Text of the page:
Backing the British complicates US diplomacy in Latin America

US support for Britain in the Falklands dispute, now open and likely to grow, almost certainly will undercut President Reagan's cherished goals in Latin America and the Caribbean basin.

First of those goals is to prevent, or at least to limit, communist subversion in the Western Hemisphere, especially Central America.

To that end the Reagan administration for months has tried to enlist Latin governments in a campaign to counter leftist influence in Central America, with emphasis on El Salvador and Nicaragua.

With many South American countries moving, at least rhetorically, to Argentina's side in the Falklands crisis, and with the US backing Britain, it may be much harder for Washington to attract active Latin support for its anti-communist policies.

These policies, which had been at the forefront of Secretary of State Alexander M. Haig Jr.'s diplomacy before Argentina seized the Falkland Islands, now risk being undermined by Washington's support of Britain.

US officials had been counting on anti-communist Argentina to help build counter-insurgency forces to operate against the leftists in Central America.

This explains the flattering treatment which Argentine President Leopoldo Galtieri and other Argentine generals had received from the Reagan administration, before Galtieri's army occupied the Falklands a month ago.

Now Washington sides openly against Argentina and will give at least limited military assistance to Britain, a country which a number of Latin American peoples count as a former colonial ruler.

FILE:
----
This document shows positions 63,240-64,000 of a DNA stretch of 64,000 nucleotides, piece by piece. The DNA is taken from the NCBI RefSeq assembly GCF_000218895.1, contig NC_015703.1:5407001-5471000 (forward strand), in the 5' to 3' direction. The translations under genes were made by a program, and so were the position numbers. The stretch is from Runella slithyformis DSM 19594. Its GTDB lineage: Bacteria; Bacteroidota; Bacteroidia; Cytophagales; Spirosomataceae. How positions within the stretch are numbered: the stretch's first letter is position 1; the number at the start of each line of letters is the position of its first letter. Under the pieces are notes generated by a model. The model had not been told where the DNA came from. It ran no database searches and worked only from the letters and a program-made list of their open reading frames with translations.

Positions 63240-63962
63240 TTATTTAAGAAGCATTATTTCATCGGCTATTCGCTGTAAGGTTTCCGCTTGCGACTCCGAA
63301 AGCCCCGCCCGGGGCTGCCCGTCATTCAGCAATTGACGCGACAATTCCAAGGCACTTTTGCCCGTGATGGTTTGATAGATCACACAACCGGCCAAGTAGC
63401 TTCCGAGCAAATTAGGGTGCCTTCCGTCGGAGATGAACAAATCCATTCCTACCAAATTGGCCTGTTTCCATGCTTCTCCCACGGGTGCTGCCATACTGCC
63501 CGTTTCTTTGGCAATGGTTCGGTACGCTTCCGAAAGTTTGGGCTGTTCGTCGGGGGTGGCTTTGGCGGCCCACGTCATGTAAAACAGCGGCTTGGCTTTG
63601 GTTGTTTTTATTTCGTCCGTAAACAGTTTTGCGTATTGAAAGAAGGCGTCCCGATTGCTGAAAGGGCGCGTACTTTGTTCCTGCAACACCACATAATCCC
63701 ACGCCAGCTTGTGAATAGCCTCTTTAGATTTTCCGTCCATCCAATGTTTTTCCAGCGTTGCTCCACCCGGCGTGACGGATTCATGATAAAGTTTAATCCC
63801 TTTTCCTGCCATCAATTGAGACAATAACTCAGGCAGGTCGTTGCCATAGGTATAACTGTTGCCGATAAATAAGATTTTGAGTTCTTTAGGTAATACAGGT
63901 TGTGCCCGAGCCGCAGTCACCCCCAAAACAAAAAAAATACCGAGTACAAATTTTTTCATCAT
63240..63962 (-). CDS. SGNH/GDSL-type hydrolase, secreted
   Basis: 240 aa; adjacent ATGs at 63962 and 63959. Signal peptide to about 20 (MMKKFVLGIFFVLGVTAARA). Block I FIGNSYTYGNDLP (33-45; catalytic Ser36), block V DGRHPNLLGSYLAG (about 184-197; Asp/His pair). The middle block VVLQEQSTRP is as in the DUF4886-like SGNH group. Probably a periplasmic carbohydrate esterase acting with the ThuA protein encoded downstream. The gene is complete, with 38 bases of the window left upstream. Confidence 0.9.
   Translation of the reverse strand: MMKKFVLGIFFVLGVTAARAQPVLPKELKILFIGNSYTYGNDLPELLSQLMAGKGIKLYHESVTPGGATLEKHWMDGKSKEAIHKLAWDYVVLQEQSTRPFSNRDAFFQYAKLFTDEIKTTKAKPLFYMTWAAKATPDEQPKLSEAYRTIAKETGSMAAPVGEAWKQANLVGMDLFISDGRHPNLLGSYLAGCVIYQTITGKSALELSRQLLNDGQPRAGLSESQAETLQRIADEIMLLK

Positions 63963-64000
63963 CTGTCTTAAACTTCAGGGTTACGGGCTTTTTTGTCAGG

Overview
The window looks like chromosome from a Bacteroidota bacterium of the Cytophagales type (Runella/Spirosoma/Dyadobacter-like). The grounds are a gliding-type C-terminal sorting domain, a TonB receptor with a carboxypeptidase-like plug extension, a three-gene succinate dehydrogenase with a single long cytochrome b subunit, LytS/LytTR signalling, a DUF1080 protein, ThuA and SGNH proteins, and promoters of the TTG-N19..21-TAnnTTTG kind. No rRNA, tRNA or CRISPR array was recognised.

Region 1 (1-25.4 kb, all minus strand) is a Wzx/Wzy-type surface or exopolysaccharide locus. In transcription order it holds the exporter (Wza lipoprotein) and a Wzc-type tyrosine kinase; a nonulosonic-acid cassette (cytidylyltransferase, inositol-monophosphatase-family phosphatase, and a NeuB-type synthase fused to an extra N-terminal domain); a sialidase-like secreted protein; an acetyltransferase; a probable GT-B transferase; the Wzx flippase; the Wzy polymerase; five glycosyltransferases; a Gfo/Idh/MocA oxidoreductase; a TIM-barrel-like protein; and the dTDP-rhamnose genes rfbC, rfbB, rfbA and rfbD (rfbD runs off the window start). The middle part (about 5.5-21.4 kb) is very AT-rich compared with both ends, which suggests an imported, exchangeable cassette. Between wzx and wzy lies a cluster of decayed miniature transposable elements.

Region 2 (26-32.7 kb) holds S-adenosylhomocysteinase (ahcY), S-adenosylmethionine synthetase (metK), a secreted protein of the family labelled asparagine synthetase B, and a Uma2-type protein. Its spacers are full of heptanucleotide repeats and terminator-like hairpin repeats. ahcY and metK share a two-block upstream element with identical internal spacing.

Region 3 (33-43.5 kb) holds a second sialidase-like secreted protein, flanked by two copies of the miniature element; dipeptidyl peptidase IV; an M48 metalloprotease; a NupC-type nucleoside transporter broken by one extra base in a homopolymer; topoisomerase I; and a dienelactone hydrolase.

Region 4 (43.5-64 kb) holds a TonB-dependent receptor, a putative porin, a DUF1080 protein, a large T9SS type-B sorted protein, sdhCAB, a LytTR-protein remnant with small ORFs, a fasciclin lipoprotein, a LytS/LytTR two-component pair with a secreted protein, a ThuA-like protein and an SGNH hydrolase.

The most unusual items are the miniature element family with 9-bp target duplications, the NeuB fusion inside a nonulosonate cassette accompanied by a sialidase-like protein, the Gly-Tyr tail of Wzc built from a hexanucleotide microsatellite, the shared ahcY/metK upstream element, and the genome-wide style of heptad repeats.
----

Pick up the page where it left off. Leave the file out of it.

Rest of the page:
In this situation the natural tendency of Latin American democracies, including Mexico and Venezuela, to dislike military regimes like that of Galtieri is overlain by Latin solidarity, at least on the surface.

Few Latin nations want to jeopardize their trade, banking, and other economic relations with Britain, as evidenced by Argentina's recent failure to muster sanctions support against London.

But Latin governments, experts agree, now will be much less eager to line up visibly with the United States on policies shaped in Washington.

Venezuela, for example - which generally backed US initiatives in El Salvador and the Caribbean basin - is one of Argentina's most vocal supporters in quarrel with Britain over the Falklands.

Venezuela has its own grievance against the British - a claim to large chunks of neighboring Guyana, which gained its independence from Britain in 1966.

Prospects now appear to be dim for any early dialogue between the US and the Sandinista regime in Nicaragua, a dialogue which Mexico had been trying to arrange. The Mexicans, some analysts say, may hesitate to advocate negotiations with the US policies when Washington is actively aiding Argentina's opponent.

Less easy to assess is the impact of Falklands developments on President Reagan's Caribbean basin plan, designed to muster hemispheric economic and development aid for poverty-stricken ministates of the region.

Increasingly heard behind the scenes in Washington is the view that a change of government in Buenos Aires may hold the key to a negotiated settlement.

Such a change, prompted by the military hierarchy, could result from either one or both of two factors, experts say - a military defeat for Argentina, or a downward spiral of the already-distressed Argentine economy.

Deeply in debt to Western banks, Argentina needs continued access to credit markets to roll over debts as they fall due. The Argentines owe more than $9 billion to US banks alone, plus $3 billion to British banks.

Credit for Argentina is drying up, partly because of Common Market sanctions, partly because bankers are awaiting the outcome of events.

The Reagan administration, in the most meaningful of its sanctions against Argentina to date, is blocking further credits and loan guarantees from the Export-Import Bank. Such credits help to finance American exports to Argentina.

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